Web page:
And find I am alone felicitate

    75

    In your dear highness’ love.

    CORDELIA

    (aside)                                     Then poor Cordelia!

    And yet not so, since I am sure my love’s

    More ponderous than my tongue.

    LEAR

    To thee and thine hereditary ever

    Remain this ample third of our fair kingdom,

    80

    No less in space, validity, and pleasure

    Than that conferred on Goneril.—But now, our joy,

    Although our last and least, to whose young love

    The vines of France and milk of Burgundy

    Strive to be interessed. What can you say to draw

    85

    A third more opulent than your sisters? Speak.

    CORDELIA

    Nothing, my lord.

    LEAR

    Nothing?

    CORDELIA

    Nothing.

    LEAR

    How? Nothing will come of nothing. Speak again.

    CORDELIA

    90

    Unhappy that I am, I cannot heave

    My heart into my mouth. I love your majesty

    According to my bond, no more nor less.

    LEAR

    How, how, Cordelia? Mend your speech a little,

    Lest you may mar your fortunes.

    CORDELIA

    Good my lord,

    95

    You have begot me, bred me, loved me. I

    Return those duties back as are right fit—

    Obey you, love you, and most honor you.

    Why have my sisters husbands if they say

    They love you all? Haply when I shall wed

    100

    That lord whose hand must take my plight shall carry

    Half my love with him, half my care and duty.

    Sure, I shall never marry like my sisters,

    To love my father all.

    LEAR

    But goes thy heart with this?

    CORDELIA

    105

    Ay, good my lord.

    LEAR

    So young and so untender?

    CORDELIA

    So young, my lord, and true.

    LEAR

    Let it be so. Thy truth then be thy dower.

    For by the sacred radiance of the sun,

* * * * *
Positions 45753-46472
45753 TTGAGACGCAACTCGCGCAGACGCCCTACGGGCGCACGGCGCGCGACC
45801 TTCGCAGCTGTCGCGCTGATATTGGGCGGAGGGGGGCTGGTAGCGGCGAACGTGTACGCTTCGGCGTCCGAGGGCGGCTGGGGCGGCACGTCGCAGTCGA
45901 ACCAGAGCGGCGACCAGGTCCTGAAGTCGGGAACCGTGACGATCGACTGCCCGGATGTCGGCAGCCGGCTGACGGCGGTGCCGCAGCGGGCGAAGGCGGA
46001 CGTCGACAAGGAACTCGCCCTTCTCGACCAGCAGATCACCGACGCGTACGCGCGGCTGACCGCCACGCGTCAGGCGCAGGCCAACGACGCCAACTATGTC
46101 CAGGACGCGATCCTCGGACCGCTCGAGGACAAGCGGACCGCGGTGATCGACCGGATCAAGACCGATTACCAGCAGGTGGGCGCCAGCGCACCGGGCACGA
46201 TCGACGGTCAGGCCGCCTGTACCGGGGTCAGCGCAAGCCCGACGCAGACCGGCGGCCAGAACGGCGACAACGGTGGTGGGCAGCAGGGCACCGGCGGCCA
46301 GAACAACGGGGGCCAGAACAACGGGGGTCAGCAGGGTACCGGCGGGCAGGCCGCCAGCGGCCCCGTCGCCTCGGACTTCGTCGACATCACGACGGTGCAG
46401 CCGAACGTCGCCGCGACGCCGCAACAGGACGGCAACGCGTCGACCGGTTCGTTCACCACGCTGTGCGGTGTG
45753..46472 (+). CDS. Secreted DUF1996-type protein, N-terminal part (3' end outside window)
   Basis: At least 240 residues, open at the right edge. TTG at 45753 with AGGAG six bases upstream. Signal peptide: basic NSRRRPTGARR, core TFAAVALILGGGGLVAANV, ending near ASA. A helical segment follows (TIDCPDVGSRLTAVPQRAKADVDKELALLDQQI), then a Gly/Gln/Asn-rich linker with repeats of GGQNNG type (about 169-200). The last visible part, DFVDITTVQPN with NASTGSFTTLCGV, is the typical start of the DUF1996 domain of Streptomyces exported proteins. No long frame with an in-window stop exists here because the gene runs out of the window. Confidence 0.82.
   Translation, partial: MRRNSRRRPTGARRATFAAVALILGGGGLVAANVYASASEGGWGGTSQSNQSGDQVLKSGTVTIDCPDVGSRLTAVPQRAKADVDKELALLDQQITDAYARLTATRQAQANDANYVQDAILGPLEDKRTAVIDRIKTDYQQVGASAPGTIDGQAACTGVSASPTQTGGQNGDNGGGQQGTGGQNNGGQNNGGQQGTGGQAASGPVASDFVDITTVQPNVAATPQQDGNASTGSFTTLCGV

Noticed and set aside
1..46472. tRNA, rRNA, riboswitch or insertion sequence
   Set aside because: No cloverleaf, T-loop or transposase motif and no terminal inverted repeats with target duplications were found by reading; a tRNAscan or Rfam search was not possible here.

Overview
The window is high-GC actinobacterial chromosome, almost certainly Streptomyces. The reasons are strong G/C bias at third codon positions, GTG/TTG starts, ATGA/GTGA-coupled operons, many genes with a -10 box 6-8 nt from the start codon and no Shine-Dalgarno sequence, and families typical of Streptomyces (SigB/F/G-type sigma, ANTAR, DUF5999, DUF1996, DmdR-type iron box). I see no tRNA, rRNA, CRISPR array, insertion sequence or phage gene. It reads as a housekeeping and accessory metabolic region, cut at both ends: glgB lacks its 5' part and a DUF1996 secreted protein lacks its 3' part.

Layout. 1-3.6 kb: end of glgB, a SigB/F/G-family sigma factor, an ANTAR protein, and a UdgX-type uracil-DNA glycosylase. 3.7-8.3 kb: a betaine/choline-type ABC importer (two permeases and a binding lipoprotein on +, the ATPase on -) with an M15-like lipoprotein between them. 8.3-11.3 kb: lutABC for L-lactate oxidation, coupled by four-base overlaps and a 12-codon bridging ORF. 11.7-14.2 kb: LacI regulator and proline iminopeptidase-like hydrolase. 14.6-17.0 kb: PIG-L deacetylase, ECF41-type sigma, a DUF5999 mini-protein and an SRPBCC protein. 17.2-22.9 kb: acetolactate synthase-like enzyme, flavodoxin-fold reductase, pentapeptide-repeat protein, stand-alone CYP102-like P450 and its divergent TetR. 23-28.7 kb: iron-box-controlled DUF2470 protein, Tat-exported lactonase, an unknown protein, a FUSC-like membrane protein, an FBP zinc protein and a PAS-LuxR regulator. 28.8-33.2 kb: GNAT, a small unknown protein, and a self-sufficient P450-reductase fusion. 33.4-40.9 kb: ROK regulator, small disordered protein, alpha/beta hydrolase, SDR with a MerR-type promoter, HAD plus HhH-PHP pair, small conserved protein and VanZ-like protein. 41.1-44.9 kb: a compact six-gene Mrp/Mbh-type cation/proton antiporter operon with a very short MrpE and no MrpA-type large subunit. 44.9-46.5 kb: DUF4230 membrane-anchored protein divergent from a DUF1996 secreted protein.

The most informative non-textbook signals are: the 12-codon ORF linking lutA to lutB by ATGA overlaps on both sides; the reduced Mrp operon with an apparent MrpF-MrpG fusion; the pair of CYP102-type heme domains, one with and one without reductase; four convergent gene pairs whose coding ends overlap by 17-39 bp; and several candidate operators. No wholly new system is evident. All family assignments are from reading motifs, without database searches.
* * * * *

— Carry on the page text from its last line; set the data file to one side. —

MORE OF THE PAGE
110

    The mysteries of Hecate and the night,

    By all the operation of the orbs

    From whom we do exist and cease to be—

    Here I disclaim all my paternal care,

    Propinquity, and property of blood,

    115

    And as a stranger to my heart and me

    Hold thee from this for ever. The barbarous Scythian,

    Or he that makes his generation messes

    To gorge his appetite, shall to my bosom

    Be as well neighbored, pitied, and relieved

    120

    As thou my sometime daughter.

    KENT

    Good my liege—

    LEAR

    Peace, Kent.

    Come not between the dragon and his wrath.

    I loved her most and thought to set my rest

    On her kind nursery.—

    (to CORDELIA)

    Hence, and avoid my sight!—

    125

    So be my grave my peace as here I give

    Her father’s heart from her.—Call France. Who stirs?

    Call Burgundy.—

    Exeunt several attendants

    Cornwall and Albany,

    With my two daughters’ dowers digest this third.

    Let pride, which she calls plainness, marry her.

    130

    I do invest you jointly with my power,

    Preeminence, and all the large effects

    That troop with majesty. Ourself, by monthly course,

    With reservation of an hundred knights

    By you to be sustained, shall our abode

    135

    Make with you by due turns. Only shall we retain

    The name, and all th’ additions to a king.

    The sway, revenue, execution of the rest,

    Belovèd sons, be yours; which to confirm,

    This coronet part between you.

    (gives CORNWALL and ALBANY the coronet)

    KENT

    Royal Lear,

    140

    Whom I have ever honored as my king,

    Loved as my father, as my master followed,

    As my great patron thought on in my prayers—

    LEAR

    The bow is bent and drawn. Make from the shaft.

    KENT

    Let it fall rather, though the fork invade

    145

    The region of my heart. Be Kent unmannerly

    When Lear is mad. What wouldst thou do, old man?

    Think’st thou that duty shall have dread to speak

    When power to flattery bows? To plainness honor’s bound

    When majesty falls to folly. Reserve thy state,

    150

    And in thy best consideration check

    This hideous rashness. Answer my life my judgment,

    Thy youngest daughter does not love thee least,

    Nor are those empty-hearted whose low sound

    Reverbs no hollowness.

    LEAR

    Kent, on thy life, no more.

    KENT

    155

    My life I never held but as a pawn

    To wage against thy enemies, nor fear to lose it,

    Thy safety being motive.

    LEAR

    Out of my sight!

    KENT

    See better, Lear, and let me still remain

    The true blank of thine eye.

    LEAR

    Now, by Apollo—

    KENT

    160

    Now, by Apollo, King,

    Thou swear’st thy gods in vain.

    LEAR

    O vassal! Miscreant!

    ALBANY, CORNWALL

    Dear sir, forbear!

    KENT

    Do, kill thy physician, and the fee bestow

    Upon thy foul disease. Revoke thy gift,

    165

    Or whilst I can vent clamor from my throat,

    I’ll tell thee thou dost evil.

    LEAR

    Hear me, recreant! On thine allegiance hear me.